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Duke Energy Coal Ash Ponds Contaminate Wells, Residents Told Not to Drink the Water

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Duke Energy Coal Ash Ponds Contaminate Wells, Residents Told Not to Drink the Water

Consequences of Duke Energy's massive coal ash spill into North Carolina's Dan River last February are still being felt, as dozens of residents near the site have been warned by state officials Tuesday not to drink or cook with the water from wells after tests results showed toxic contamination, according to a report from the Associated Press.

Eighty-seven private wells near eight of Duke's plants showed results that failed to meet state groundwater standards, the state's Department of Environment and Natural Resources said. In documents received by the AP, test results showed readings for vanadium—a possible carcinogenic to humans, and a chemical linked to neurological and developmental problems in lab animals—as high as 86 times the state groundwater standard of 0.3 parts per billion.

This unsettling report comes after the U.S. Environmental Protection Agency and Duke both announced the cleanup’s completion in July.

The AP also reported that three Duke Energy employees supplied bottled water for some residents in November and allegedly told them to keep it secret from their neighbors.

"They asked us to not say anything," Levene Mahaley, 83, who has lived near Duke's Buck power plant since 1954 told the AP. "Just don't mention it, that we're getting water. I was surprised, but we didn't ask any questions at the time." Test results from Mahaley's well showed readings for vanadium as high as 26 parts per billion.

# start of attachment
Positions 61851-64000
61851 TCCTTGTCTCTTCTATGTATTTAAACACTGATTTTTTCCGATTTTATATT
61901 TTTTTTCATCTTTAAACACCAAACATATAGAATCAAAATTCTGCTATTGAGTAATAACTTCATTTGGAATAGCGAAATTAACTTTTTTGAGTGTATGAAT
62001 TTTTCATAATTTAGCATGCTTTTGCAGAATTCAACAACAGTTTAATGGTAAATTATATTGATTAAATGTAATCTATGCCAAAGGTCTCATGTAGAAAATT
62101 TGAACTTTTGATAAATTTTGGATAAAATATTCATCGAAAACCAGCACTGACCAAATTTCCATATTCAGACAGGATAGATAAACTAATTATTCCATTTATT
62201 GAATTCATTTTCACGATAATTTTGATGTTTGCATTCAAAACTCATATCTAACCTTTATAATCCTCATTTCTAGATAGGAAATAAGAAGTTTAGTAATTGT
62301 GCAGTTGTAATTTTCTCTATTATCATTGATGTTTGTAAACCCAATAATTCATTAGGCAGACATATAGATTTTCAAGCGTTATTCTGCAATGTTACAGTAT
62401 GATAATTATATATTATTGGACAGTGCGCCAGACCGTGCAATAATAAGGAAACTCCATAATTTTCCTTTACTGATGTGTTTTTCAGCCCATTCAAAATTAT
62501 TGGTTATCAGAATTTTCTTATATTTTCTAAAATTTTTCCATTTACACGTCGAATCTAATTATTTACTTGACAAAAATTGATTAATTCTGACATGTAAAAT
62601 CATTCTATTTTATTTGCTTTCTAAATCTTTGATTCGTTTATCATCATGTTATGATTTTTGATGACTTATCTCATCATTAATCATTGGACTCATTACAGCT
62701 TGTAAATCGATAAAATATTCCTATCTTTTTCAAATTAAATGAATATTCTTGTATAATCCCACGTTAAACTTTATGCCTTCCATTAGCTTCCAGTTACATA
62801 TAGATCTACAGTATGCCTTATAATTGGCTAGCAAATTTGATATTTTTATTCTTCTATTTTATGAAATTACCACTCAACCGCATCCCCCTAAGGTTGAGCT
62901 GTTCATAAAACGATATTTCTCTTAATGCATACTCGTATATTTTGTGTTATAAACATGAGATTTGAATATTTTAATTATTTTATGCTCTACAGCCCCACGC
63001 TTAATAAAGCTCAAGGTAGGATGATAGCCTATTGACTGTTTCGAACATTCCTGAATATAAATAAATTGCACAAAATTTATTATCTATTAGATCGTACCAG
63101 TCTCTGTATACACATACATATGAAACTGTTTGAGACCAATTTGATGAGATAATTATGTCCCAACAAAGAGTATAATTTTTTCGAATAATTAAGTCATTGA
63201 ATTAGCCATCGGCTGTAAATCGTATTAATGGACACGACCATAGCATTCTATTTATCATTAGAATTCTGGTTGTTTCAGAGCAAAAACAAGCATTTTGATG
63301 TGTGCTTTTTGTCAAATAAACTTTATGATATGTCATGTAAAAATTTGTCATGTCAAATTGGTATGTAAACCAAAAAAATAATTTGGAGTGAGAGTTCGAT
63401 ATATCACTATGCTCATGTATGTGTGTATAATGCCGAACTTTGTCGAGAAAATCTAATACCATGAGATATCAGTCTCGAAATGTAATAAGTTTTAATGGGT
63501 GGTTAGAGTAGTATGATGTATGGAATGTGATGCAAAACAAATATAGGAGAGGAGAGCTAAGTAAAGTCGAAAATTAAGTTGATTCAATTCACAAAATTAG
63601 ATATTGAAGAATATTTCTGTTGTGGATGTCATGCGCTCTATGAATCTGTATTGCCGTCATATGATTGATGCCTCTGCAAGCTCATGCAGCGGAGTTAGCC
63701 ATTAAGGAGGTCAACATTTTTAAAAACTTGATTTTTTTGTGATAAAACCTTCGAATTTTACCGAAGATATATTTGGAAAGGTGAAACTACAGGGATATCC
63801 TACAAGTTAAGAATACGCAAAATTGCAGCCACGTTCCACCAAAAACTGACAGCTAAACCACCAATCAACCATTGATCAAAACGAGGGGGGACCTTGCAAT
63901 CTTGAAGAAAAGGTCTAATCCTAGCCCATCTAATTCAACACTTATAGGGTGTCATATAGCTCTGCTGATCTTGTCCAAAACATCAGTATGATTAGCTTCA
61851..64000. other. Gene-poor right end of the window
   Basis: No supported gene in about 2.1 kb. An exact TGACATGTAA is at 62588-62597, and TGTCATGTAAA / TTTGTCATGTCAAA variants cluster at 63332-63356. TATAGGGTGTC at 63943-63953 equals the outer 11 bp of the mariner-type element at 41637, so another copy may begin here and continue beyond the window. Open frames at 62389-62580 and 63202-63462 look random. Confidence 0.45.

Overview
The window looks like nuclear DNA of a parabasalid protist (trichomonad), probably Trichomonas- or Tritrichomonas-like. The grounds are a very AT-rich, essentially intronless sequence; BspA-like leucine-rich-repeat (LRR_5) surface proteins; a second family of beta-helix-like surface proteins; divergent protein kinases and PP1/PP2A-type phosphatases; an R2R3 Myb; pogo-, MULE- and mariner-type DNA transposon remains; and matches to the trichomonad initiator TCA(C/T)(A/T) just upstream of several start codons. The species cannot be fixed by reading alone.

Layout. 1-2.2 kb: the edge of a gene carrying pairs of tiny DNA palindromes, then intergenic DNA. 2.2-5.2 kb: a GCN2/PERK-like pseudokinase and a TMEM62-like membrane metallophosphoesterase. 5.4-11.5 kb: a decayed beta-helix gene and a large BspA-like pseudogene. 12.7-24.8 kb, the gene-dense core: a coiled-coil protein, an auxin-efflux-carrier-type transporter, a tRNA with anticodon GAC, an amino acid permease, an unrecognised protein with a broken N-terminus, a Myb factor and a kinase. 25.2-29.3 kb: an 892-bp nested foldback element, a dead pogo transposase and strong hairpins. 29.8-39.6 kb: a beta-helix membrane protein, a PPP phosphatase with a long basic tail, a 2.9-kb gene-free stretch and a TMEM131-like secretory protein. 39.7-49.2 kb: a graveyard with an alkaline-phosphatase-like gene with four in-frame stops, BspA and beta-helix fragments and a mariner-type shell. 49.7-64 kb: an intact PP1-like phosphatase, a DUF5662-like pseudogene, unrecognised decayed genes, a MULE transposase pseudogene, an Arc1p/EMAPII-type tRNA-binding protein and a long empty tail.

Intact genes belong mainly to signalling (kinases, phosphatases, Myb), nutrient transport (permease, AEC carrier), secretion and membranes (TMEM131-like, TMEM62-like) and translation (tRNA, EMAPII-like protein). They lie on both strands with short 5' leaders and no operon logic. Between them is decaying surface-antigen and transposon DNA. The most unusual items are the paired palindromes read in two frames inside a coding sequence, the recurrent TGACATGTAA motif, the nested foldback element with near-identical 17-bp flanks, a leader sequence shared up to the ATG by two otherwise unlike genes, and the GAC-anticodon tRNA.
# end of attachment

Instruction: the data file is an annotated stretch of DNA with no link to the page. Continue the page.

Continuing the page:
When the AP asked Duke about the incident, spokeswoman Erin Culbert said the company was "not aware of any expectation" that the Mahaley residence was to stay quiet.

Test results came from private wells near Duke's Buck, Allen, Asheville, Belews Creek, Cliffside, Marshall, Roxboro and Sutton power plants, where coal ash is stored. Several residents near the plants received a state letter about contamination in their well water.

Duke believes that chemicals found in the private wells are occurring naturally. “Based on the test results we’re reviewed thus far, we have no indication that Duke Energy plant operations have influenced neighbors’ well water,” the company said in a statement.

Environmental advocates, however, are crying foul. "For more than a year, Duke Energy has repeatedly denied even the possibility of drinking water contamination from its leaking coal ash dumps." Pete Harrison a staff attorney for Waterkeeper Alliance told EcoWatch. "Now we're learning that Duke has known at least since last October that toxic heavy metals associated with coal ash is showing up in the water people are drinking."

Despite the test results and advice to not use the water for drinking or cooking, the Department of Environment and Natural Resources said the well water would still meet federal standards for municipal water supplies in nearly all cases.

"All the while, Governor McCrory's administration has been complicit in sweeping this critical information under the rug, so it's no surprise that his Department of Environment and Natural Resources is refusing to take control of the situation and ensure that all affected residents have clean, safe water to drink," Harrison added.

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